Surprise rise in house prices 'sign of capital bottoming out'
HOUSE prices increased in Dublin last month for the first time in three years, shock new official figures show.
It was the first sign of life in a housing market which has experienced one of the worst property collapses in the Western world.
Prices in the capital were up marginally -- the first increase since April 2008, according to figures from the Central Statistics Office (CSO).
Statisticians warned that the Dublin price pick-up could not be taken as a trend, but economists said prices in the capital could be close to bottoming out.
The rise was evidence of a two-speed housing market emerging, with Dublin likely to recover well ahead of the rest of the country.
While house prices rose in the capital, apartment prices continued to decline. When the two types of property were looked at, the rise in May was 0.4pc, the CSO said.
Residential property prices have fallen much more sharply in the capital than the rest of the country, while there are fewer vacant properties.
Across the country, prices fell 1.2pc in May, and were down 12.2pc in the past 12 months.
Average house prices nationwide were about €178,000, down €133,000 from the peak, Dermot O'Leary of Goodbody Stockbrokers said.
In Dublin, prices have collapsed by €200,000 on average, with the typical house now costing about €227,000.
From the peak, prices are down 41pc across the State, a decline that has prompted economists to predict further falls.
Dublin prices were down 46pc from their peak in early 2007, and could be close to the bottom, experts said.
NCB Stockbrokers economist Brian Devine said it was the first time Dublin property prices had risen since April 2008.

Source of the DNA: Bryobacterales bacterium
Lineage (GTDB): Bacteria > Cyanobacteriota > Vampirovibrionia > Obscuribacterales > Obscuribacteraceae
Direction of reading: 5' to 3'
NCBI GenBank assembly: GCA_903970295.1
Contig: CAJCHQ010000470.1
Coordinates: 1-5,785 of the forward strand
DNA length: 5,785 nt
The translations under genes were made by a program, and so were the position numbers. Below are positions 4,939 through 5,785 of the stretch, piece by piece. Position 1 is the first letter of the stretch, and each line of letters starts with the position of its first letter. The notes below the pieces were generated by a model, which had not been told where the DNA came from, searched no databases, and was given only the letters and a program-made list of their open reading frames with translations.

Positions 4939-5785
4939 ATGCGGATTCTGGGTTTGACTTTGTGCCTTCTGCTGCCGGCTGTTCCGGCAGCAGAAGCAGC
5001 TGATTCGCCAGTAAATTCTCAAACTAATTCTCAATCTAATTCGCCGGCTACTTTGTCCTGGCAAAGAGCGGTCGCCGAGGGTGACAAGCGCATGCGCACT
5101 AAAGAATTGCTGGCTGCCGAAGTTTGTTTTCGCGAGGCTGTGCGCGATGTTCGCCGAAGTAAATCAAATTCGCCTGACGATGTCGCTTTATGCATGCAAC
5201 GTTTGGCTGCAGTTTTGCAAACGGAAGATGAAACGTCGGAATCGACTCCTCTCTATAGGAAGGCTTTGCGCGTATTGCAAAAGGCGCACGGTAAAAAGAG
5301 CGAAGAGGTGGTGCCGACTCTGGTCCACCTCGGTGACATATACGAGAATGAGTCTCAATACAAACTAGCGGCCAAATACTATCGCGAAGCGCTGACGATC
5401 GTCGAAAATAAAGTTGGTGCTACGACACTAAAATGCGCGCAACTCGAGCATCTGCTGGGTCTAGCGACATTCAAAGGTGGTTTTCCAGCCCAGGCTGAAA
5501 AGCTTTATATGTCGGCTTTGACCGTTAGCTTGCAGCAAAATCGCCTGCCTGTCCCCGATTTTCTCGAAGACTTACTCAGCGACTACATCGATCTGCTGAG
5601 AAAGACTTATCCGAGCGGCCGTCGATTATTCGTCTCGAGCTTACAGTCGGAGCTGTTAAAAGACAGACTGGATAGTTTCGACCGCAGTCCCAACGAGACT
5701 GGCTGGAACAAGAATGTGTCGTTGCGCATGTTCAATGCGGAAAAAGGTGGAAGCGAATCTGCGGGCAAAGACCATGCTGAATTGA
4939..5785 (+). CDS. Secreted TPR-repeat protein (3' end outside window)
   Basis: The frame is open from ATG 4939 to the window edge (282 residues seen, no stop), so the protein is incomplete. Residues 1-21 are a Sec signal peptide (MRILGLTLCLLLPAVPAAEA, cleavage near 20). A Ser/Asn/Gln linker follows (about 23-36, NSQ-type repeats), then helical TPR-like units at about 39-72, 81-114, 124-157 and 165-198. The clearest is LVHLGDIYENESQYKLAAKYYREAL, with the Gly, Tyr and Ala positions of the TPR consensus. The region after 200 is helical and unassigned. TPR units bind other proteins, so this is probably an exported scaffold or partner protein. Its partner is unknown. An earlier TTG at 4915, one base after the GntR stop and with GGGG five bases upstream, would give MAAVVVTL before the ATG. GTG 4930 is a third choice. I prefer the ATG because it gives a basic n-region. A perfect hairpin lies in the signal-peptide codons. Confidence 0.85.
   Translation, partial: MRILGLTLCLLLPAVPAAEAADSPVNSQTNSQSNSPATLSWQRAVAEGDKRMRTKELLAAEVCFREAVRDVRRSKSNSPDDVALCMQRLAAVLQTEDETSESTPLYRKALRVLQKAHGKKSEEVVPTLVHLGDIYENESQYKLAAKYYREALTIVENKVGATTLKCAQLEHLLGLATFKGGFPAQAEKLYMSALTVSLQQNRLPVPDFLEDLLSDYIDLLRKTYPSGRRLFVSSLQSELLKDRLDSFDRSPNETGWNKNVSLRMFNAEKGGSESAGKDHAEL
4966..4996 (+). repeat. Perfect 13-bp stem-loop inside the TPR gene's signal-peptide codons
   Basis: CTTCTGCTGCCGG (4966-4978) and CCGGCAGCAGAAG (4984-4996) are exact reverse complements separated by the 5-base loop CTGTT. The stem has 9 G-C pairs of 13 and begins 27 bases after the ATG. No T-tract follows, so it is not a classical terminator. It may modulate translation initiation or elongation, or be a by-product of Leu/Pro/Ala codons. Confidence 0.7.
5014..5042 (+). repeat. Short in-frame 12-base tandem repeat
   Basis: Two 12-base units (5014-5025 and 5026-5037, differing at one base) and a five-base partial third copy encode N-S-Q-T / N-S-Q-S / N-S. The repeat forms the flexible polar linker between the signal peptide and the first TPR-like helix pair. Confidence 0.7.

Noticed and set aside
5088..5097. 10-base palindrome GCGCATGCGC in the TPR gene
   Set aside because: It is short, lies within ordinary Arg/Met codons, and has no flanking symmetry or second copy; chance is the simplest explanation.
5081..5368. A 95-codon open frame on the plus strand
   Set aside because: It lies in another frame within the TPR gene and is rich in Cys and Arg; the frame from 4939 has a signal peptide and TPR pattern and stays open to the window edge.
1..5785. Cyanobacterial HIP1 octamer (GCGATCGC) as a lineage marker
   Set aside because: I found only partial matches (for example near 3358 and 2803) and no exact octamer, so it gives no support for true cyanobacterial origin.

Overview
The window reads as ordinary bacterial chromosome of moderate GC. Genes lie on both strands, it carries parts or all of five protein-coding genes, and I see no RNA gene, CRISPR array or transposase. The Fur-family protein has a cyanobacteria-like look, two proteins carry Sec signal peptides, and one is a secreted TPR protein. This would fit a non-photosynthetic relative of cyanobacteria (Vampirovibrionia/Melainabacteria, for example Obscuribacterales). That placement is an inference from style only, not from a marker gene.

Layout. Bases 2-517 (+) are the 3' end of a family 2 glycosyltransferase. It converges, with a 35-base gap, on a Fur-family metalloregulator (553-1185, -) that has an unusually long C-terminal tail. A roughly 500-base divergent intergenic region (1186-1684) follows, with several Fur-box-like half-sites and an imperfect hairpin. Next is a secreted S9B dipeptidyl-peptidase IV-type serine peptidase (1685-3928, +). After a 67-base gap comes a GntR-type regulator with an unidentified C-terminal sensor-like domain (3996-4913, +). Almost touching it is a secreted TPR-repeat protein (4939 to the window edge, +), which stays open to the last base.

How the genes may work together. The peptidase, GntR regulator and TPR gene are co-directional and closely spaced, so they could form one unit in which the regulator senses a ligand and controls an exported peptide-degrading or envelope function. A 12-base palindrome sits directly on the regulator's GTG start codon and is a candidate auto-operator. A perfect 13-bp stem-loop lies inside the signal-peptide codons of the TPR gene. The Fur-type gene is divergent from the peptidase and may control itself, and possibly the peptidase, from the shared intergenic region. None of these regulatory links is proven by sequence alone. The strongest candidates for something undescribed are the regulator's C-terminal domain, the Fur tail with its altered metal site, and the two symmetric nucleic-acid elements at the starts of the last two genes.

Economists said much of the adjustment in prices had taken place in the capital, but warned prices could still fall further.
KBC Bank's Austin Hughes said the new figures were "tentative evidence of a bottoming out in Dublin house prices that contrasts with greater weakness in the property market outside the capital".
He stressed it may be premature to talk of a turnaround in the Dublin property market, but that prices in the capital had fallen more than elsewhere.
Greater employment opportunities around the capital would support an earlier turnaround than in other areas, Mr Hughes added.
And the oversupply of much-demanded three-bedroom, semi-detached houses was less pronounced in Dublin.
He said "the improvement in Dublin house prices in May could be consistent with expectations of a protracted and uneven bottoming-out process in the Irish property market".
Apartment prices in Dublin have fallen almost 53pc from their peak in February 2007. Outside of Dublin, the decline from the peak is 38pc.
However, an estate agent has warned that house prices in the capital have fallen more sharply than indicated in the CSO survey.
However, the fall depends on the location of the property with some homes holding their value surprisingly well.
According to Sherry FitzGerald, national prices have fallen by 54.1pc from the market peak four years ago.
And it believes Dublin house prices have fallen by as much as 59pc.
However, some areas of the city have fallen by even more, with a 74pc drop recorded in apartments in Clontarf.
A spokesman for the estate agent said a two-bedroom apartment in Clontarf recently sold for €131,000, a 74pc drop on what the same unit sold for in 2006.